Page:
Recently, OSHA has focused increased attention on respirators. Torbitt pointed out that OSHA has filed 99 citations in the past five years in conjunction with the Respiratory Protection Standard. The citations concerned various situations involving failure of the employer to control exposures in emergencies; control exposure to unknown concentrations of a toxic substance; control exposure to a contaminant that was a clearly recognized hazard even though no OSHA permissible exposure level (PEL) existed; provide and require the use of a respirator for a confined space; or ensure the proper use of a respirator in a situation involving improper storage of chemicals.
For enforcement purposes, OSHA considers all oxygen-deficient atmosphere situations to have the potential to be immediately dangerous to life and health (IDLH). Exposure assessments must be conducted when employees are exposed to a respiratory hazard and/or are required to wear respirators.
Exposures must be characterized through methods that may include actual monitoring at a worksite, exposure data from industry or suppliers, and calculations of concentration based on amount used (mathematical models). Data from industrywide surveys by trade associations may be used as long as they closely resemble the processes and work conditions described in the survey.
If an employer cannot identify the contaminant or reasonably estimate employee exposures, the confined-space atmosphere should be considered immediately dangerous to life and health. The only exception would be if the employer could prove that even under worst-case conditions the exposure would not reach IDLH levels.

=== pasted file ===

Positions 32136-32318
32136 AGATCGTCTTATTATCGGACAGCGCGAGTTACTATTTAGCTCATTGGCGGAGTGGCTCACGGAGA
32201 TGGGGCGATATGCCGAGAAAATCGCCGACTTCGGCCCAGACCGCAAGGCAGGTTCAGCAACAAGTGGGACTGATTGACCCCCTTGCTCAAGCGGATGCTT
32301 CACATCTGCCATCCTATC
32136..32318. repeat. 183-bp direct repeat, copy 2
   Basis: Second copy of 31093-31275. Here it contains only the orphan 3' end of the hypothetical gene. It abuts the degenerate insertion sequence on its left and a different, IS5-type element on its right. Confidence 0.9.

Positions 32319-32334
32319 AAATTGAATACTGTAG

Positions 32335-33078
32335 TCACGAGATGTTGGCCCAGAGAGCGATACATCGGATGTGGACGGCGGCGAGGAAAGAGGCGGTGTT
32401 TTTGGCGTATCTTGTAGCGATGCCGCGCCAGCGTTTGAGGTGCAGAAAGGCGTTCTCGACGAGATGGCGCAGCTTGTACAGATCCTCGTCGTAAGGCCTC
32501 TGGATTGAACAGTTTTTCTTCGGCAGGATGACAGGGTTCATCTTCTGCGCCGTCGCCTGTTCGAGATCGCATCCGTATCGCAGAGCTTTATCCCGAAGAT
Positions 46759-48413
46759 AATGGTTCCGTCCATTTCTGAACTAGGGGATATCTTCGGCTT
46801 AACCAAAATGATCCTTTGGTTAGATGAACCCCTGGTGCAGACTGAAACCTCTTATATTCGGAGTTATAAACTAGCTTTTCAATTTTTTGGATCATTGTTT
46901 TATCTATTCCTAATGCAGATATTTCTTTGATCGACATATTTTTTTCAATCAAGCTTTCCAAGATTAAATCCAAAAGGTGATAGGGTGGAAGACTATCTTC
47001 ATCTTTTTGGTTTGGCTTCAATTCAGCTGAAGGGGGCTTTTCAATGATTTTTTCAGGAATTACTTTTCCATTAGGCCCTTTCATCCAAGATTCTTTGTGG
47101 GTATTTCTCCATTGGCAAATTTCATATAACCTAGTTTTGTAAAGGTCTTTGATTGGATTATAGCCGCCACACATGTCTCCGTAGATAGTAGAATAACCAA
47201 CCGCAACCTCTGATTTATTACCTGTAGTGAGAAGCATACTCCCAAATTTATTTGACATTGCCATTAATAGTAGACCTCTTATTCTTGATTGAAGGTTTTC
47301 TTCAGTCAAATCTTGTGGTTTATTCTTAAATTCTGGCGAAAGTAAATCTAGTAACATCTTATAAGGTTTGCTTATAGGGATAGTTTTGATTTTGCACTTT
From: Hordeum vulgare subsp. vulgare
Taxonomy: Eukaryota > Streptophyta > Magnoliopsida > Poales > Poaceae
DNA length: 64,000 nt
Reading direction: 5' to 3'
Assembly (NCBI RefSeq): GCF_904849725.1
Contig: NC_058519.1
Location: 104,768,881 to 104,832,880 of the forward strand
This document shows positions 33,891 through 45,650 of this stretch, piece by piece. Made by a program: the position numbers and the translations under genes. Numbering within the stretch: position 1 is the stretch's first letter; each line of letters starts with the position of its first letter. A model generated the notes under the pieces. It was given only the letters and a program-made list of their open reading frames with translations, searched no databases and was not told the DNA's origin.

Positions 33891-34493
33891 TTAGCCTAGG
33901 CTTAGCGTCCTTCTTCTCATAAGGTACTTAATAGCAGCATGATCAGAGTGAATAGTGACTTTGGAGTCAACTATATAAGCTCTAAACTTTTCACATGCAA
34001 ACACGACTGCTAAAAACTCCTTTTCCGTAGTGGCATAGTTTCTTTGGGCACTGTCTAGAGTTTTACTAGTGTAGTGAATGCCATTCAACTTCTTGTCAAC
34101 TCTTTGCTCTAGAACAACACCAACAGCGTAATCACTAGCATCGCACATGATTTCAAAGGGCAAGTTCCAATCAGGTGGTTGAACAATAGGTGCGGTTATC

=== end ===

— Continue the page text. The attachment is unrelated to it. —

Respirator Selection With some exceptions, air-purifying respirators can be used for most air contaminants. Air-purifying respirators are not allowed in unknown or IDLH atmospheres, in oxygen-deficient atmospheres, or in situations where the employer cannot prevent the canister or cartridge from becoming saturated. These types of respirators also cannot be worn if prohibited by specific OSHA standards.
"OSHA believes that it is prudent for employers to select more, rather than less, protective respirators that will reduce employee exposure to a level below the concentration indicated as hazardous by the scientific literature," Torbitt said.
Respirators for gases and vapors must be equipped with an end-of-service-life indicator, or the employer must establish a canister or change schedule. In addition, worksite policies must require a worker to immediately leave the work area to change filters or replace the respirator upon smelling or being irritated by a substance while wearing a respirator.
Even if respirators are worn, the confined-space atmosphere must be tested by qualified personnel. Frequency of retesting depends on the nature of the confined space and the initial test results.